ENVIRONMENT YUKON






Birds

Trumpeter Swan population monitoring

Significance

The Committee on the Status of Endangered Wildlife in Canada designated Trumpeter Swans as a species of Special Concern in April 1978. Their status was re-examined and they were found to no longer be at risk in April 1996, largely based on surveys of Trumpeter Swan breeding grounds in northern Canada and Alaska (COSEWIC 2011).

Trumpeter Swan in flight. Cameron Eckert.

What is happening?

  • Yukon has two swan populations—the Rocky Mountain Population and the Pacific Coast Population, surveyed since 1985 in Yukon and northern B.C.
  • The Pacific Coast Population breeds mainly in Alaska, but also in Yukon and northwestern British Columbia.
  • The Rocky Mountain Population breeds mainly in Alberta, western Saskatchewan, southern Yukon, and the Northwest Territories.
Figure 1: Distribution of Trumpeter Swan populations in Yukon and northern B.C. Blue squares are Pacific Coast Population. Purple squares are Rocky Mountain Population.
Figure 2: Preliminary population estimates for Yukon and northern B.C. Trumpeter Swans.
  • The 2015 estimate for the Canadian portion of the Rocky Mountain Population was 16,143, an 80 per cent increase compared to the 8,950 estimate for 2010.
  • The 2015 estimate for the Canadian portion of the Pacific Coast Population was 2,979, a 106 per cent increase compared to the 1,443 estimate for 2010.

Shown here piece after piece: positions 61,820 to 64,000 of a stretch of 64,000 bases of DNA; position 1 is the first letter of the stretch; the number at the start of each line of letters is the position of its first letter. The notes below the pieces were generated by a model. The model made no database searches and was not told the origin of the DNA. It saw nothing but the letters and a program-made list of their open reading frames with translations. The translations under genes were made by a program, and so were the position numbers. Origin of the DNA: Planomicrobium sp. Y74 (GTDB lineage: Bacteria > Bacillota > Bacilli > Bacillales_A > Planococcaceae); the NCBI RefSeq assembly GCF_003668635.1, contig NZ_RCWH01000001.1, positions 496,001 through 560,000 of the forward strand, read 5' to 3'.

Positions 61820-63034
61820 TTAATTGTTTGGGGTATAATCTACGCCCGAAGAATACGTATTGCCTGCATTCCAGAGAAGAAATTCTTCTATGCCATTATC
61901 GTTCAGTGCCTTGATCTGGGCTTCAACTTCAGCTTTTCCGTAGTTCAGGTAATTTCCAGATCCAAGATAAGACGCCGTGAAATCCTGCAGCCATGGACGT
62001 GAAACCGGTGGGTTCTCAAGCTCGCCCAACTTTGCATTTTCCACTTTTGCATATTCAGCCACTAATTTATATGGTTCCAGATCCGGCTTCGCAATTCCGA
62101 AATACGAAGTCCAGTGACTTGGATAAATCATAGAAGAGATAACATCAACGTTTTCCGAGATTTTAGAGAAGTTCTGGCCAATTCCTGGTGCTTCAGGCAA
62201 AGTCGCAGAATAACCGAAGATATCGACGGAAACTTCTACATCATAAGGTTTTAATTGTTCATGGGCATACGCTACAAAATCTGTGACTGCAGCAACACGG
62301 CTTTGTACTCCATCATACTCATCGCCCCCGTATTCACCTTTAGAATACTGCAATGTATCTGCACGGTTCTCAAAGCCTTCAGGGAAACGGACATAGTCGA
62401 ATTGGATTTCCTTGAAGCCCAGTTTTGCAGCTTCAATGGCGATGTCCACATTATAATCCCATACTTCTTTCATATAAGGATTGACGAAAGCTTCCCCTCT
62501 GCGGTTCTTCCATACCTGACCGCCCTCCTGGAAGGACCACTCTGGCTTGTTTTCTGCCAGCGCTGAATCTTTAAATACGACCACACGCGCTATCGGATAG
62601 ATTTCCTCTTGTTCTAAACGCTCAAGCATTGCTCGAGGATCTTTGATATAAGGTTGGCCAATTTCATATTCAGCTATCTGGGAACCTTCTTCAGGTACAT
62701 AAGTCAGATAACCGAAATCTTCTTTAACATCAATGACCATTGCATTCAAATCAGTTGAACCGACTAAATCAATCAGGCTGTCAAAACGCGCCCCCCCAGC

• All Canadian areas of the Rocky Mountain and Pacific Coast Populations exhibited growth since the 2010 survey.

Taking action

  • Surveys coordinated by Environment and Climate Change Canada in Yukon contribute to national and international trend and population estimates for Trumpeter Swans.
  • The Government of Yukon operates the Swan Haven Interpretive Centre, where visitors can view and learn about M’Clintock Bay on Marsh Lake, an important staging area for migrating swans, waterfowl, gulls and shorebirds.
Trumpeter Swans © Environment Canada, Jim Hawkings

Data quality

  • Continued monitoring of this species occurs through the North American Trumpeter Swan Survey. Yukon contributes survey information of its swan populations to the continent-wide monitoring.
  • The North American Trumpeter Swan Survey is conducted across Trumpeter Swan breeding grounds every five years. Surveys have been conducted since 1968.
  • The survey was originally designed as a complete census, i.e., counting all the birds across the entire range. By 1995, increases in the Trumpeter Swan population made a complete census unfeasible and a stratified random sampling approach was adopted, i.e., randomly selecting map grids to survey which are likely to have breeding swans.

References

Canadian Wildlife Service Waterfowl Committee. 2015. Population Status of Migratory Game Birds in Canada: November 2015. CWS Migratory Birds Regulatory Report Number 45. Available from: https://www.ec.gc.ca/rcom-mbhr/default.asp?lang=En&n=9DB378FC-1#_2_40.

Committee on the Status of Endangered Wildlife in Canada (COSEWIC). 2011. Canadian Wildlife Species at Risk. Environment Canada, Gatineau, Quebec, Canada.

Groves, D.J., compiler. 2012. The 2010 North American Trumpeter Swan Survey. U.S. Fish and Wildlife Service, Juneau, Alaska, U.S.A. Available from: http://www.trumpeterswansociety.org
/docs/North%20American%20TRUS%20Survey/2010/Rept.pdf